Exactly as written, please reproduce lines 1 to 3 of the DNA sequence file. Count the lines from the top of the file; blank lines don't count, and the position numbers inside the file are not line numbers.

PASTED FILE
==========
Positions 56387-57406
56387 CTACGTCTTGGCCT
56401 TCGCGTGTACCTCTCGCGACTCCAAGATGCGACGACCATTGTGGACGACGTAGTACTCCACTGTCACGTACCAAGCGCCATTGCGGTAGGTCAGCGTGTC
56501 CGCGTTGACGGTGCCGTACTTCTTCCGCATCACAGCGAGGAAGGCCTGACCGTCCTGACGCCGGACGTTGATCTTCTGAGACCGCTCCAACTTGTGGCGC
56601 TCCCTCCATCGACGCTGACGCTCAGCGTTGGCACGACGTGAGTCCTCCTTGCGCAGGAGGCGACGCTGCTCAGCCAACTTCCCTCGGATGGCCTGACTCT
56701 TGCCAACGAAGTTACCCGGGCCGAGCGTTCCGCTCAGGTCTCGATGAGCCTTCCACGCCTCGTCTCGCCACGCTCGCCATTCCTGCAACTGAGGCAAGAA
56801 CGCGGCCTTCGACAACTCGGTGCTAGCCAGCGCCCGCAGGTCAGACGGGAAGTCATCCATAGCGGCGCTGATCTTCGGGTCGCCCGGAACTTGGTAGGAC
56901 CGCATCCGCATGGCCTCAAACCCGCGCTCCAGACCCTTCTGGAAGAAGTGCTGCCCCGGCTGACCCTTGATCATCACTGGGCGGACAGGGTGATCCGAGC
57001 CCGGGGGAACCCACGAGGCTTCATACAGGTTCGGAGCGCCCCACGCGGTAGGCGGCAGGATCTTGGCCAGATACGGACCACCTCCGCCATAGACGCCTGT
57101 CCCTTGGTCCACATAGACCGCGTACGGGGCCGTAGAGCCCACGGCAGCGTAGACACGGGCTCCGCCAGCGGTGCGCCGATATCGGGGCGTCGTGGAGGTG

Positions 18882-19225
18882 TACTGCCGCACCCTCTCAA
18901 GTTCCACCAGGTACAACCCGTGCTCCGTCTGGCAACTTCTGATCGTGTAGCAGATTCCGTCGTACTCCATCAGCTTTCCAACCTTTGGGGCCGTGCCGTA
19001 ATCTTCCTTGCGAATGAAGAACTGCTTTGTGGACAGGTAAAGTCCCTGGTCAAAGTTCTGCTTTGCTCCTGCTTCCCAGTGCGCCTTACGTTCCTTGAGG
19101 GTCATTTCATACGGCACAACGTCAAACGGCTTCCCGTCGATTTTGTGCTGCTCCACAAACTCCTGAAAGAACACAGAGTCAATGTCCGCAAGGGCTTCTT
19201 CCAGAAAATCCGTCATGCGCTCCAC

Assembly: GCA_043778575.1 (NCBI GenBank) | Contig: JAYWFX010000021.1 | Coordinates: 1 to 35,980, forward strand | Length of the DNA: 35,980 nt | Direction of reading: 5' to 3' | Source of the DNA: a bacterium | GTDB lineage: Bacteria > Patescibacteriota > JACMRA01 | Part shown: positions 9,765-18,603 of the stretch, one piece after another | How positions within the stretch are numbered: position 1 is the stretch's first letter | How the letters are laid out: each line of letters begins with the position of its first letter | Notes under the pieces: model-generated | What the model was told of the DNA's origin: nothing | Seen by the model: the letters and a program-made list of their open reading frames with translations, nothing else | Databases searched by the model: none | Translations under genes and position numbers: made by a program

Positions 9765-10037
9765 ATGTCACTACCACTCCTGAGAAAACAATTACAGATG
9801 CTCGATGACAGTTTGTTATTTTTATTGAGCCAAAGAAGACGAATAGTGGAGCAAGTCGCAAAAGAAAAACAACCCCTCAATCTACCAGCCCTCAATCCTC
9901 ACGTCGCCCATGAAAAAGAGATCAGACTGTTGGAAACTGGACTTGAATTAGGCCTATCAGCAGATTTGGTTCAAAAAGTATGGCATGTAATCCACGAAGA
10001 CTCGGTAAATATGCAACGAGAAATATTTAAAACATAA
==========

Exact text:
Positions 56387-57406
56387 CTACGTCTTGGCCT
56401 TCGCGTGTACCTCTCGCGACTCCAAGATGCGACGACCATTGTGGACGACGTAGTACTCCACTGTCACGTACCAAGCGCCATTGCGGTAGGTCAGCGTGTC